Researchers embed data in music

Researchers at ETH Zurich have developed a technique for storing data in music. The microphone in a mobile phone can receive this data. This could have interesting applications in hotels, museums and department stores.

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Researchers at the Swiss Federal Institute of Technology in Zurich (ETH) have developed a new technique for transmitting data. It involves embedding data in music and sending this from a loudspeaker to a smartphone’s microphone. A decoder algorithm that will available as a smartphone app is able to decode the data received by the microphone.

ETH explained in its press release that the scientists make use of additional notes to store the data. Only the smartphone microphone receives these notes and they remain imperceivable to the human ear. “When we hear a loud note, we don’t notice quieter notes with a slightly higher or lower frequency,” explained ETH doctoral student Manuel Eichelberger. “That means we can use the dominant, loud notes in a piece of music to hide the acoustic data transfer.”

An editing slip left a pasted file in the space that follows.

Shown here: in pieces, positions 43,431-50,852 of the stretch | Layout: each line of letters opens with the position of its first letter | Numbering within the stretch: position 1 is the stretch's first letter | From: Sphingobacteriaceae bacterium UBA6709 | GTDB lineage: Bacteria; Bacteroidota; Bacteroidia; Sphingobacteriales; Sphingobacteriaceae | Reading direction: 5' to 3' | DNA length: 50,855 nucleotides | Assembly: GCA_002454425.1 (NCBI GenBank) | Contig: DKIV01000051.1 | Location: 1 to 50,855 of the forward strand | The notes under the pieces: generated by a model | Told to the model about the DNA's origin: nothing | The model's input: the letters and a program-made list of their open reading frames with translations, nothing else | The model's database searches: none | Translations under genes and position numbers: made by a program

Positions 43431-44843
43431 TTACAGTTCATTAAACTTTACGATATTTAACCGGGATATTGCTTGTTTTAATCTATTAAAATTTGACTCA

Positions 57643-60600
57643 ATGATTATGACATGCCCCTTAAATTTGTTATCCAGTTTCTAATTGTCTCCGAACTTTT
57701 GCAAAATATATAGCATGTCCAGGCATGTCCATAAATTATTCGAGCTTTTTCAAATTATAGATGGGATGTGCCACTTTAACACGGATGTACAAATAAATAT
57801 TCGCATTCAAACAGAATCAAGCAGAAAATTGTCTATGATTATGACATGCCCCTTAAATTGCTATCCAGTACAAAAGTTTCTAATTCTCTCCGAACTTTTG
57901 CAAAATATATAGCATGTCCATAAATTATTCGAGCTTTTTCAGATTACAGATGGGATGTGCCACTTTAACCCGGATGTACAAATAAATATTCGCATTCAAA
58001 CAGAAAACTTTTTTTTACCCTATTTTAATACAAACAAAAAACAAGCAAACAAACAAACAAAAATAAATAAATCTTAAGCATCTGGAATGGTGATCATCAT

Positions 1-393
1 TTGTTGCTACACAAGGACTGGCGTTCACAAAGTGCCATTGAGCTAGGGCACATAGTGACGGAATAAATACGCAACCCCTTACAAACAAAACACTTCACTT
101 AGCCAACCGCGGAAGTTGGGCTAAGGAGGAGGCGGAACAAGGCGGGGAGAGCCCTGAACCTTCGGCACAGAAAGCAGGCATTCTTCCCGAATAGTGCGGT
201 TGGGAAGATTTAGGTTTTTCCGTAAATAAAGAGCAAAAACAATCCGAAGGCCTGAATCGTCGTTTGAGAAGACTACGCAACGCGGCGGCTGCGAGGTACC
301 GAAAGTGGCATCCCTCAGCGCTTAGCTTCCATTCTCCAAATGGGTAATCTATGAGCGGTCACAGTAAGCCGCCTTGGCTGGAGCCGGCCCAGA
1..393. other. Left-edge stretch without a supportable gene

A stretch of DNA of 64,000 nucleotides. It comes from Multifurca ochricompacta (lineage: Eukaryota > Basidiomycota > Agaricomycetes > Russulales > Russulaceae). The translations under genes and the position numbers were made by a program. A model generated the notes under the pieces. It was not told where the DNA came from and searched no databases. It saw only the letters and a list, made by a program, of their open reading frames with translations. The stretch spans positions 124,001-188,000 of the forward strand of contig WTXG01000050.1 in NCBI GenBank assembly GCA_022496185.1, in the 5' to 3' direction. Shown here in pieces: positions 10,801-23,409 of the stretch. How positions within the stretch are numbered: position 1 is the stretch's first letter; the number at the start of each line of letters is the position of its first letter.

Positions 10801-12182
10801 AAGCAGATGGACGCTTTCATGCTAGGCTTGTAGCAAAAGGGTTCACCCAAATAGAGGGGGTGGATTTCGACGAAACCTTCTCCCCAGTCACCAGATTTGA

The researchers say this new technique could be used in a hotel room, for example, to give guests access to the hotel Wi-Fi via music, without having to enter a password on their device. Other potential areas of applications include museums and department stores. Information relating to displays in a museum could be transferred directly to a visitor’s smartphone. The background music playing in a department store could be the same throughout, but depending on the department also include different information such as special offers.

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